Well like with everything there are many different kinds of problems and many different solutions to them. For example with the Dijkstra algorithm it is very easy to adjust the metric you base the shortest path calculation on (could be a combination of travel time, distance, number of turns etc.), but it is rather slow. Then there are speed-up techniques like Contraction Hierarchies (implemented in both OSRM and GH) that allow faster routing, but the metric has to be known in advance and heavy calculations have to be done initially. There are also combinations like MLD in OSRM or LM in GH that do pre-processing, but still allow changing the metric later. Some algorithms use more memory, others less so they are more useful on mobile devices. Dijkstra is a one-to-many (or even one-to-all) algorithm, but maybe we need to calculate one-to-one shortest paths only, or maybe many-to-many or even all-to-all, and of course there are different routing algorithms for that.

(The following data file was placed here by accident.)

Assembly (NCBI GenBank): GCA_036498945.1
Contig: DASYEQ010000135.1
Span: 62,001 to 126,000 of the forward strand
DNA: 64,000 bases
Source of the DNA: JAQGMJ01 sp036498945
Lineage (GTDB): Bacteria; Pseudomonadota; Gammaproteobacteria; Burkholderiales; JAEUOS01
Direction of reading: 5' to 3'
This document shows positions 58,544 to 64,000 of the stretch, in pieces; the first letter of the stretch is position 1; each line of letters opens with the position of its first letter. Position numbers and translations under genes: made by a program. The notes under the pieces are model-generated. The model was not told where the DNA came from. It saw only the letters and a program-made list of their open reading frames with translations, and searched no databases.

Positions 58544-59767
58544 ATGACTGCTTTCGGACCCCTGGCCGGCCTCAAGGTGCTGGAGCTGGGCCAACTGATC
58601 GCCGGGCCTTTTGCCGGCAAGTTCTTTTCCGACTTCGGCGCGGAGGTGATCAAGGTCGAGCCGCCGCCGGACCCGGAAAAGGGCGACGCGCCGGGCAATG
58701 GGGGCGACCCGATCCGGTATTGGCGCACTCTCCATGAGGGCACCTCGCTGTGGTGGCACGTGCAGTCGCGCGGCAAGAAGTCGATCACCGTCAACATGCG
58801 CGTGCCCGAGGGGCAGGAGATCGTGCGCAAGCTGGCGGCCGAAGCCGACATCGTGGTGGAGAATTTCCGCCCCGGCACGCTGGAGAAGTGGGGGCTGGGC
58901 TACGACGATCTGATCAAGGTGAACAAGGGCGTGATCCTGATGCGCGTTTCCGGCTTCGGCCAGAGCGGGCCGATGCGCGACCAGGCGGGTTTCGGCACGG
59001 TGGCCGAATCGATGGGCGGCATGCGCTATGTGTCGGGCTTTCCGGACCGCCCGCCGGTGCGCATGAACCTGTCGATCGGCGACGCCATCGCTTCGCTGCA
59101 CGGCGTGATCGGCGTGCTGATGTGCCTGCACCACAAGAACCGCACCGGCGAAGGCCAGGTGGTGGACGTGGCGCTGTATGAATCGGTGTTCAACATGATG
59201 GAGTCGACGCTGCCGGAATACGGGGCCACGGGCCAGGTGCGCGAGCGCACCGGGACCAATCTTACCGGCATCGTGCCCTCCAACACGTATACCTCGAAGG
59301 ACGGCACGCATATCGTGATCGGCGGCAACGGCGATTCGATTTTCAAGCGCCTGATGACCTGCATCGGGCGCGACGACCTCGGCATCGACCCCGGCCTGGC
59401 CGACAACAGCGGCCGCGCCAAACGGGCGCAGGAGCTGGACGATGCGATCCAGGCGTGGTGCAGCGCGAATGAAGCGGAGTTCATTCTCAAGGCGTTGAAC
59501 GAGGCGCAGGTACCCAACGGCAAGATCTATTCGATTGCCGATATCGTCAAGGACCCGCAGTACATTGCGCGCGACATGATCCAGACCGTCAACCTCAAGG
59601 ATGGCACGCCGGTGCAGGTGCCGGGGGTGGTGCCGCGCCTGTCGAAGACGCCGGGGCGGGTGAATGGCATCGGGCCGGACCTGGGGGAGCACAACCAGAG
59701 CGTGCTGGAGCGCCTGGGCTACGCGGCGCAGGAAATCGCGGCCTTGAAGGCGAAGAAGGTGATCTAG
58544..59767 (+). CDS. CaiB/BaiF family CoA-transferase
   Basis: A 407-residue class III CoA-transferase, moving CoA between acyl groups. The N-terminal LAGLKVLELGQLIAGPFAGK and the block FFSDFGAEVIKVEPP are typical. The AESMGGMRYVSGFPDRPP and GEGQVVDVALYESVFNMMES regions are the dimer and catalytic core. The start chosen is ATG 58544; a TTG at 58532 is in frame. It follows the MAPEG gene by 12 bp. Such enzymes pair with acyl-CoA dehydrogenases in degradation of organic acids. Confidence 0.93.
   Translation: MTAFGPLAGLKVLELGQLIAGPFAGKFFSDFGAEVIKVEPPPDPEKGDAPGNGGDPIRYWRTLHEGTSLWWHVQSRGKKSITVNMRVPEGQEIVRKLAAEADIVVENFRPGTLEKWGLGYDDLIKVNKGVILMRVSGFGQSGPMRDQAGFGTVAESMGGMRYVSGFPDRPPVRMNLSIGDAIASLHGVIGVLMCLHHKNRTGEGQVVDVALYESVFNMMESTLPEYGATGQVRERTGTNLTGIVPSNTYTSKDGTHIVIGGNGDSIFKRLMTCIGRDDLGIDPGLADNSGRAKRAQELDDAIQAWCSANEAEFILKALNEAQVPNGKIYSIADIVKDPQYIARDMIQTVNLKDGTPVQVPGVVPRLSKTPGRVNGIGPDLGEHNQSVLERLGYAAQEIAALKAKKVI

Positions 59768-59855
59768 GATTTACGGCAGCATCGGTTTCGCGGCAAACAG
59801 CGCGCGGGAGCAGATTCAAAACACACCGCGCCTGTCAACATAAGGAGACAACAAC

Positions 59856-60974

The routing engines do a lot more than just implementing the routing algorithms though. For example there are differences how the graph is stored in memory, how it is persisted on disk (or in a database), and what kind of data is stored with it. Then they usually give solutions to more than just the routing problem. There are solutions for map matching, (reverse) geocoding etc.

Finally they are of course written in many different programming languages, have different licensing and so on